Apologies if this is a little confusing. If anything needs clarifying, I'll edit the question as best I can. Thanks.
If we take a sample of, say, 100 people, we could measure their heights, and find the mean and standard deviation. We can calculate an estimate of the standard error from this single sample to find where the population mean is likely to lie.
If we repeated this sampling and measured further samples of 100 people from the population, then finding the means for each sample would give a sampling distributions of means. The mean of this sampling distribution estimates the population mean, while the standard deviation of this sampling distribution also estimates the standard error.
This all seems fairly clear.
Now, consider a large number of trials, e.g. 20000 trials of 100 coin flips, where the number of heads in each trial is recorded and the fraction of heads obtained in each trial found. To me, it seems less obvious as to what constitutes a sample here.
Would each one of these 20000 trials be considered as a single sample, so that we have 20000 samples?
If that's right, then when we average the fractions of heads found over all 20000 trials, then — just as for the height example — the mean is an estimate of the population mean, and the standard deviation would be an estimate of the standard error.
The alternative I'm thinking of would be to treat each set of 100 coin flips as a single data point, which would give a single large sample of 20000 measurements.
Treating this data as 20000 individual samples does seem like it should be correct since it's analogous to the height example. However, it doesn't seem immediately intuitive to me. Maybe this is because each trial results in a single fraction value, instead of dealing with the 100 individual flips of each trial. So, thinking of the result of each trial as a individual sample mean seems less obvious here, as the trial effectively yields a single value. On the other hand, I can see that the fraction of heads is effectively a mean value, where we code heads as 1, tails as 0 and then divide by the total number of flips in a trial.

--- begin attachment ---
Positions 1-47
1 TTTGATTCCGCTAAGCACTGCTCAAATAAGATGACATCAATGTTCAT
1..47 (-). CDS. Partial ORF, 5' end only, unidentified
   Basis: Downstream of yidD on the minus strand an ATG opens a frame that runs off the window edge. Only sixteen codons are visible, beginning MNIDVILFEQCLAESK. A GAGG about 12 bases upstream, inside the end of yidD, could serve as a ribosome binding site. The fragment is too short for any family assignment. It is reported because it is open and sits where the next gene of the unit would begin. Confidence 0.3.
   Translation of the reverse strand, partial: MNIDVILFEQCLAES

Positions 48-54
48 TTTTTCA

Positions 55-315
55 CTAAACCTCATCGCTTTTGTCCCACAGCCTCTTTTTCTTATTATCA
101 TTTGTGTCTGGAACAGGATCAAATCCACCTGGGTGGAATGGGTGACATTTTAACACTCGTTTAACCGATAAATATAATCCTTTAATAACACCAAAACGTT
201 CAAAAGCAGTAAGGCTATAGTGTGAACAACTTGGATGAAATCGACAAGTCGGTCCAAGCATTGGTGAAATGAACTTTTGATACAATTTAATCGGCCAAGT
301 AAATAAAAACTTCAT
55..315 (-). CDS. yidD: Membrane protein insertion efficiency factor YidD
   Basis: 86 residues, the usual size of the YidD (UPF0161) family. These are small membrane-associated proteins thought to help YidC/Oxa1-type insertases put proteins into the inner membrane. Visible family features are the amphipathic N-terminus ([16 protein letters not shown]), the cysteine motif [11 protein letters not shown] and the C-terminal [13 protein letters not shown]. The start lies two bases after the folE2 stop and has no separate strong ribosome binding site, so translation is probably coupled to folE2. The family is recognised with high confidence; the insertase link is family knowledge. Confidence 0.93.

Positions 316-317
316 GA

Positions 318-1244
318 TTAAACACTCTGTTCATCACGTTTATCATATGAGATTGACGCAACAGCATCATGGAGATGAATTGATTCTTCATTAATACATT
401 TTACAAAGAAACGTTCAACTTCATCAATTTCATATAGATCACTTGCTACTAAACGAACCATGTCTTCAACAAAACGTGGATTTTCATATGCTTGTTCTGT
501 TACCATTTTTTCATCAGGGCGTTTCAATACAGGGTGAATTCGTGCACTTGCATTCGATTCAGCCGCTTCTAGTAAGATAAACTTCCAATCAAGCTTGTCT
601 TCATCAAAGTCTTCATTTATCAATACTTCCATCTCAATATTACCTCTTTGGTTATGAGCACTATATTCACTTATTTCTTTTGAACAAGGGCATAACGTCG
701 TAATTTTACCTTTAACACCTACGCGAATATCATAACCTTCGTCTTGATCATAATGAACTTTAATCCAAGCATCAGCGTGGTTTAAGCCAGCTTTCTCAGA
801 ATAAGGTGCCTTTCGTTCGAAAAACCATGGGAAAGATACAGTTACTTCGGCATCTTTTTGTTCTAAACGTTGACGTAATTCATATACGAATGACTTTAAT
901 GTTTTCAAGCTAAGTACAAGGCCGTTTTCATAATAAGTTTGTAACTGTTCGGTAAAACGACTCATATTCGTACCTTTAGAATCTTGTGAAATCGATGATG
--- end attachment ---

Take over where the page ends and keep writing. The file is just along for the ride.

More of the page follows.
What confuses me further is if we then decide to work with the raw number of heads found in each trial instead of the fraction of heads. The total number of heads in a trial is a single value, rather than a mean. However, my thinking is that the same would be true: the mean of the 20000 raw numbers of heads would be an estimate of the population mean, and that the standard deviation would estimate the standard error of the mean. I'm not sure if or why this would be the case though.
Edit: Really, I think what I'm trying to understand about this:
If I take repeated trials of a fixed number of flips and compile the fraction of heads, do these give a distribution of sample means? I think from Michael Chernick's answer that this is correct.
Next, if we look at the distribution of the raw scores of heads obtained in the repeated trials of a fixed number of flips, can this be again considered as a distribution of sample means? This is exactly the same as in 1, except the measured values are multiplied by the sample size. Because of this, I assume the answer is yes, but it just seems a little dissonant. When you reframe the data like that, you're using a total value, rather than the mean number of heads (the mean being equivalent to the fraction of heads).